There are some fundamental requirements that the framework should lay out. Like using Most Economically Advantageous Tender (MEAT) to evaluate responses, and ensuring that whatever process used is fair, open and transparent.
But beyond that, buying delivery teams must have a free hand to choose evaluation methods that are a good fit for their project and its user needs.
If a team with some hefty UX work decide that the best evaluation method is to ask for a single side of A3, giving a compelling description of a past project, they should be free to do that.
If a team with a seriously tricky integration want to set suppliers a small technical challenge, they should be free to do that.
If a team with an exceptionally complex problem want to ensure that the supplier’s staff have the skills and values they need to work effectively together, and so decide to conduct a series of interviews, they should be free to do that.
No single approach fits all solutions, and attempts to force all digital projects through one evaluation methodology will fail – no matter how well considered, or well intentioned. We need to get away from the familiar comfort of the requirements document, and allow buying teams to be free to choose suppliers however they see fit – within the rules – with procurement professionals on hand to support and guide them.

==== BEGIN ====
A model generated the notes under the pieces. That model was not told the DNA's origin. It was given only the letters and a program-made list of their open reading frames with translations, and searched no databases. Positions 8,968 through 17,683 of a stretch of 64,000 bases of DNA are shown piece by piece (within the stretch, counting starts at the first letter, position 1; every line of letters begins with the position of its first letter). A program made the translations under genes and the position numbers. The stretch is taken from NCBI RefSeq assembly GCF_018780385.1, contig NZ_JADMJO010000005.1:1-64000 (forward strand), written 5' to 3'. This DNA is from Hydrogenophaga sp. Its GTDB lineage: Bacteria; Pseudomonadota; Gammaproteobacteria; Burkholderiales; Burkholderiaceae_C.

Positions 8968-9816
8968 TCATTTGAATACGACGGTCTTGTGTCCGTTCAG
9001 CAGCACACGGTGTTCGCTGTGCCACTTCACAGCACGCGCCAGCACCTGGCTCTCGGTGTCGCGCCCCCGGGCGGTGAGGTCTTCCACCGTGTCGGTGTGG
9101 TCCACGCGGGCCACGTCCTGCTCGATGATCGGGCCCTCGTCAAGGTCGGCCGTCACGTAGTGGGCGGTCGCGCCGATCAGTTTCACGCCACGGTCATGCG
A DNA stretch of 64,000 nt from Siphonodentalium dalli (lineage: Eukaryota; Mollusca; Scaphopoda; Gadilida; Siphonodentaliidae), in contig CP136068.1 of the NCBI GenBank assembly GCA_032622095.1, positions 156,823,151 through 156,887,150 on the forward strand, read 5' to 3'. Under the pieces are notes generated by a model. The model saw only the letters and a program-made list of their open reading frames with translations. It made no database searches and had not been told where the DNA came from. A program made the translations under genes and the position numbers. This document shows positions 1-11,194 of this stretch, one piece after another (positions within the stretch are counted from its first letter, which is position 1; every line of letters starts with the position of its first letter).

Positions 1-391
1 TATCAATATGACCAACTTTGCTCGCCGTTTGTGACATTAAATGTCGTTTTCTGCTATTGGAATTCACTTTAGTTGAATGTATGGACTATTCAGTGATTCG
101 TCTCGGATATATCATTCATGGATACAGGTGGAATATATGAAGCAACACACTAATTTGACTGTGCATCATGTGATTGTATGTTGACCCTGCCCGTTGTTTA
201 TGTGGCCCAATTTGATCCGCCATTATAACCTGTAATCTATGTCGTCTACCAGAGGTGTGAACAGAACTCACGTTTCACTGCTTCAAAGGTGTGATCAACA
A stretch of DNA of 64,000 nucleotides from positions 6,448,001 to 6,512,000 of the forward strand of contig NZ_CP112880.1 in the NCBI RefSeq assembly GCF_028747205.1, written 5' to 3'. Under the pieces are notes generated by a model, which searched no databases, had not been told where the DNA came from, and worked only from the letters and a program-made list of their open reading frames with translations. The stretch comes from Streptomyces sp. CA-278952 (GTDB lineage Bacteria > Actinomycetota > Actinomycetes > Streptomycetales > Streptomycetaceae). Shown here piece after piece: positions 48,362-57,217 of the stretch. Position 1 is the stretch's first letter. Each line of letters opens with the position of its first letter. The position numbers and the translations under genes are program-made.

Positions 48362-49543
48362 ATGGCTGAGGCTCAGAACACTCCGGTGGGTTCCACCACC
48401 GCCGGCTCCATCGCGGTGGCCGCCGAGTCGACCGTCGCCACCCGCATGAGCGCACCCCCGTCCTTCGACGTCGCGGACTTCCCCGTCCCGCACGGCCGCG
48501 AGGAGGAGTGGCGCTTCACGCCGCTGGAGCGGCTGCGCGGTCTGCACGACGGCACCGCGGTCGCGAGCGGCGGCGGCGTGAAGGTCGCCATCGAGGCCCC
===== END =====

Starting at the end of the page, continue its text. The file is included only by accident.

I think procurements should be awesome. I think they should be engaging, challenging, exciting and fun! I think tackling a new problem and getting stuck into a new set of ideas and challenges is fantastic, and I’d be very surprised if that feeling wasn’t shared by most people who create digital services for a living.
If we’re ever going to get to procurement approaches that provoke people’s curiosity and get the best out of all involved, we need processes that are effective and enlightening – not a chore that’s dreaded by buyers and suppliers alike. That’s going to require a lot of experimenting and learning, and that’s what an open approach to evaluation can give us.